Two years of research went into the creation of this blanket. This included visiting all of the historical Battle areas, Old Chief Joseph's grave site at Wallowa Lake, Oregon, and Chief Joseph's grave in Nespelem, Washington. Heartfelt conversations with the Nez Perce Elders have led to the artwork depicted on this blanket. It hopes to bring indelible honor to the ancestors of the noble, proud, kindhearted, horse people of the Nez Perce.
The researcher was witness to two spiritual revelations on his journey:
THE BIG HOLE BATTLEFIELD SKELETON TEEPEES
"Two Ravens were circling over Chief Joseph's Tee Pee when I reached the clearing. The Raven speaks of messages from the Spirit Realm. Raven teaches how to take that which is unformed and give it to the form you desire to honor the Ancestors."
THE BEAR PAW BATTLEFIELD
"Three huge Mule Deer bucks appeared when I was standing next to the Nez Perce Rifle Pits. Deer exudes gentle love. A strong, healthy connection to the Spiritual Realm. Soon after, a hawk circled 8 feet over my head. Through its flight, it communicates with humans through the Great Creator's Spirit."
About the design-
The first order to the Pendleotn Mills in Pendleton, Oregon in 1897 for 1000 blankets came from the Nez Perce. The pattern that appears on the top and bottom of the blanket is quite possibly one of the earliest blankets ordered by the Tribe. The disctinct floral pattern depicts the Camas flower. The root of the Camas was a staple food for the Nimiipuu (Nez Perce).
KEY COLORS FROM THE NEZ PERCE
Pink to represent salmon for sustenance. Two tones of blue for the sky and water.
THE THREE FIGURES
On the left is War Chief Looking Glass on an Appaloosa (The Nez Perce interbred horses and the characteristic spots are emblematic of the breed). In the middle is Chief Joseph. His Native name was Thunder Rolling Over the Mountains. Thus, he is placed under the thunder and lightning over the Wallowas. He is on a horse with The Maker's hand print on the haunches. The Elders say that the first horses interbred by the Nez Perce had that hand print - a symbol of The Maker's blessing. The third figure is Chief White Bird, also on an Appaloosa horse.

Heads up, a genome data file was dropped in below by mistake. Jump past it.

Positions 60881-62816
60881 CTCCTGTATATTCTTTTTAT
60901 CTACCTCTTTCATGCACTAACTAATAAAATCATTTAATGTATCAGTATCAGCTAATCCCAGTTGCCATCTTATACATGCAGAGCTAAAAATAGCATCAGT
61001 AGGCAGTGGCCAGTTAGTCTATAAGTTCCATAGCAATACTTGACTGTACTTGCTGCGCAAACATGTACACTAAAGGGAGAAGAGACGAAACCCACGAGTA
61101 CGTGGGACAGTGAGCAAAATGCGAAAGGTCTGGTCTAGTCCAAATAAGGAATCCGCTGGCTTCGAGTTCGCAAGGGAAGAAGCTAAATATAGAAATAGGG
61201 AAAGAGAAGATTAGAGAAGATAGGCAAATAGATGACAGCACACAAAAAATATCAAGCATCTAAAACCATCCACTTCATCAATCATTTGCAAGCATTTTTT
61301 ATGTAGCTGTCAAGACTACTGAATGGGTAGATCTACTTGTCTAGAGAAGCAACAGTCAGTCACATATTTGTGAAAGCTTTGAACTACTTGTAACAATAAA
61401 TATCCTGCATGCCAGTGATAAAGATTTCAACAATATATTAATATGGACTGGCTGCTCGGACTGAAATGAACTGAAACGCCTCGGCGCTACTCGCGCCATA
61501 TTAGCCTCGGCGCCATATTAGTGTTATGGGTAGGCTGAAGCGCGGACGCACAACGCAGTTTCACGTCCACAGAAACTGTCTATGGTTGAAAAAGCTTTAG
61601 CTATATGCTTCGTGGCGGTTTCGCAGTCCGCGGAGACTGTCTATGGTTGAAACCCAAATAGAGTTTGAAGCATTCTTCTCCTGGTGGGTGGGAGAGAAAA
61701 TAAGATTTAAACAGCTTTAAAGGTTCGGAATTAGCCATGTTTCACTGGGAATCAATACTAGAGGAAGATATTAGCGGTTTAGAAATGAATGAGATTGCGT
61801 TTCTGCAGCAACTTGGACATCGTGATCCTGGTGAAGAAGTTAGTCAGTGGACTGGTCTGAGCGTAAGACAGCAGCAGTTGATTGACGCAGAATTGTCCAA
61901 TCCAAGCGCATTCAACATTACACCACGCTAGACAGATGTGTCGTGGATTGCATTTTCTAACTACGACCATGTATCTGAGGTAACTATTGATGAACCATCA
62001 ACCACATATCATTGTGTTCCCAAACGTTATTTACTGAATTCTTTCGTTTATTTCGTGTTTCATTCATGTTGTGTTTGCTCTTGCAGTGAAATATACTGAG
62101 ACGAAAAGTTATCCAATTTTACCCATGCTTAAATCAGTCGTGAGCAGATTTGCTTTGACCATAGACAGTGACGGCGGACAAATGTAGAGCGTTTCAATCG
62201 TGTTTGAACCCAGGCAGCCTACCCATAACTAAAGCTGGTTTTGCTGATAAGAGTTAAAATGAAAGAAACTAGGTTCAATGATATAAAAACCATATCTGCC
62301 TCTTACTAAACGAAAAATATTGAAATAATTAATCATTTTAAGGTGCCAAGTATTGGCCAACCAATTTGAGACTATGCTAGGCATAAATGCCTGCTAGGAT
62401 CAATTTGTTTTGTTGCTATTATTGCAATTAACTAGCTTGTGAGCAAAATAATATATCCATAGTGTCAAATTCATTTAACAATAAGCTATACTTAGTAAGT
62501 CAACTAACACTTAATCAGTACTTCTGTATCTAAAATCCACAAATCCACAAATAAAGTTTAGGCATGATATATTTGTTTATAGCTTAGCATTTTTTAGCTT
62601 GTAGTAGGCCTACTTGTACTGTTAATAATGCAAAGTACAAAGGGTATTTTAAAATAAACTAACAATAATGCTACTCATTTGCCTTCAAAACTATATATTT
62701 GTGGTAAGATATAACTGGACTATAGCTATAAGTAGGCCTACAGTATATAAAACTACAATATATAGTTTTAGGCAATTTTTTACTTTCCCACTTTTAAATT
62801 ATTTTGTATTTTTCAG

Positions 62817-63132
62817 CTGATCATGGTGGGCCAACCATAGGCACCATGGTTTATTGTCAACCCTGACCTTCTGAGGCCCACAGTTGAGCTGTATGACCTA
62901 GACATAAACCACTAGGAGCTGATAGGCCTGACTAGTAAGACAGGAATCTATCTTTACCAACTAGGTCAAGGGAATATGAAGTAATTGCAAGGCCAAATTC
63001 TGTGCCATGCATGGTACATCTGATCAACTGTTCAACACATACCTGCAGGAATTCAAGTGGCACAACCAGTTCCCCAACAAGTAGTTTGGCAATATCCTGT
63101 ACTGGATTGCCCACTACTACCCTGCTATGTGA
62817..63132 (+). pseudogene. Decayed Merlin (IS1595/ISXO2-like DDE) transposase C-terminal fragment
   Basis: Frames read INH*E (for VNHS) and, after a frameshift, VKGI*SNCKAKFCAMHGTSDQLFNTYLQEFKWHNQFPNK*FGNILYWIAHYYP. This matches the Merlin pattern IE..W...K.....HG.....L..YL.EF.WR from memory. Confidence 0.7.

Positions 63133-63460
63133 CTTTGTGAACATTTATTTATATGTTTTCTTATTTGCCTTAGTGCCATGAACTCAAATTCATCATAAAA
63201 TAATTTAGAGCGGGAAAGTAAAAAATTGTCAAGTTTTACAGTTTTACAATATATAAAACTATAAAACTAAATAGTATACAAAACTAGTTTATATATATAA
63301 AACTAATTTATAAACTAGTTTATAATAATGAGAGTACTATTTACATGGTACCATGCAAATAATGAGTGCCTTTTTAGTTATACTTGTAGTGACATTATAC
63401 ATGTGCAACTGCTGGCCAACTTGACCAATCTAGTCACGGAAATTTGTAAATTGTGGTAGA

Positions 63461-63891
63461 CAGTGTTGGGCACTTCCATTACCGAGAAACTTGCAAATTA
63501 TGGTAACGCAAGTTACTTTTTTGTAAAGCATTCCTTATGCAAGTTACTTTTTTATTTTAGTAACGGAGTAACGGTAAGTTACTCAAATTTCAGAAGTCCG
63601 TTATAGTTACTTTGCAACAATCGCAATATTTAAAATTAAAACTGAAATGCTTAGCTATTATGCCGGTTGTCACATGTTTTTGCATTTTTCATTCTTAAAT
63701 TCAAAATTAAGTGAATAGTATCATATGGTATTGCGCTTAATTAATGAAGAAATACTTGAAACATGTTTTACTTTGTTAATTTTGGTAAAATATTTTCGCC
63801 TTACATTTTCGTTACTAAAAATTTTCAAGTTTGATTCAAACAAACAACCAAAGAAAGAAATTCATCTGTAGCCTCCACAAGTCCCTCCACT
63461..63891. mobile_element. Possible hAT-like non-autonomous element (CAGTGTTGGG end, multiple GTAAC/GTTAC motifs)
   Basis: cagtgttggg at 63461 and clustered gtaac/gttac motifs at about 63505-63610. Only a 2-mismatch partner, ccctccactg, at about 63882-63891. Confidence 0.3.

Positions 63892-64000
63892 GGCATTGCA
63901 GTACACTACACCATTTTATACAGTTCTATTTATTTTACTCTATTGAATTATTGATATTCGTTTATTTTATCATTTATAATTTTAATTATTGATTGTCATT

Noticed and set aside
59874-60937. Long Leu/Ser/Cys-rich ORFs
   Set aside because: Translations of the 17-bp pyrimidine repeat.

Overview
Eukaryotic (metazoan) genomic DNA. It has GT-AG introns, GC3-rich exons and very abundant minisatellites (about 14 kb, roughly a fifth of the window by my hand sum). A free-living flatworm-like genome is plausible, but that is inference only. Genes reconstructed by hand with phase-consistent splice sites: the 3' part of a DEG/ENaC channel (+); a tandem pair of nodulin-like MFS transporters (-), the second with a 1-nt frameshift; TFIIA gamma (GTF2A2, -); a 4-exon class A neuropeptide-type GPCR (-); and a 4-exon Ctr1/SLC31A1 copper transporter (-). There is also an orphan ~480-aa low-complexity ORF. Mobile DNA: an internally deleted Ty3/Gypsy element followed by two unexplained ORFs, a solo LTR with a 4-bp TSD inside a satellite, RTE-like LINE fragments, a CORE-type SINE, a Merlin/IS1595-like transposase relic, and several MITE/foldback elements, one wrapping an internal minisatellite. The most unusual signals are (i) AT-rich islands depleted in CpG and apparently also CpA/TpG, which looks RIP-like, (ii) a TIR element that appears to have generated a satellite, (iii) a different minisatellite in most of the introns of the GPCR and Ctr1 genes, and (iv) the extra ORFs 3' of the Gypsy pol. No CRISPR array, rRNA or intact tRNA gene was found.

THE SKELETON TEEE PEES
Before dawn on August 9th, 1877, the US Army surprised the Nez Perce, who thought they were safe in Montana. Both sides suffered heavy casualties. A few years after the battle, the US government created a stone monument. The Nez Perce stated that their monument was the Skeleton Tee Pees of the Big Hole Battlefield in honor of the braves, and the women and children that perished that day.
THE BEAR PAW MOUNTAINS
Here is where Chief Joseph finally surrendered and gave his famous speech: "HEAR ME, MY CHIEFS. My heart is tired and I am sick of the killing. From where the sun stands I will fight no more forever." In testament to the compassion of the Nez Perce after all of the strife, a wounded soldier was moaning for water all night. A young Nez Perce brave snuck behind enemy lines and gave him a canteen of water after removing his rifle belt.
This beautiful blanket is a Limited, numbered edition of 1877. 64 x 80 inches. Woven by Pendleton Woolen Mills. 82% wool/18 % cotton. Dry clean only.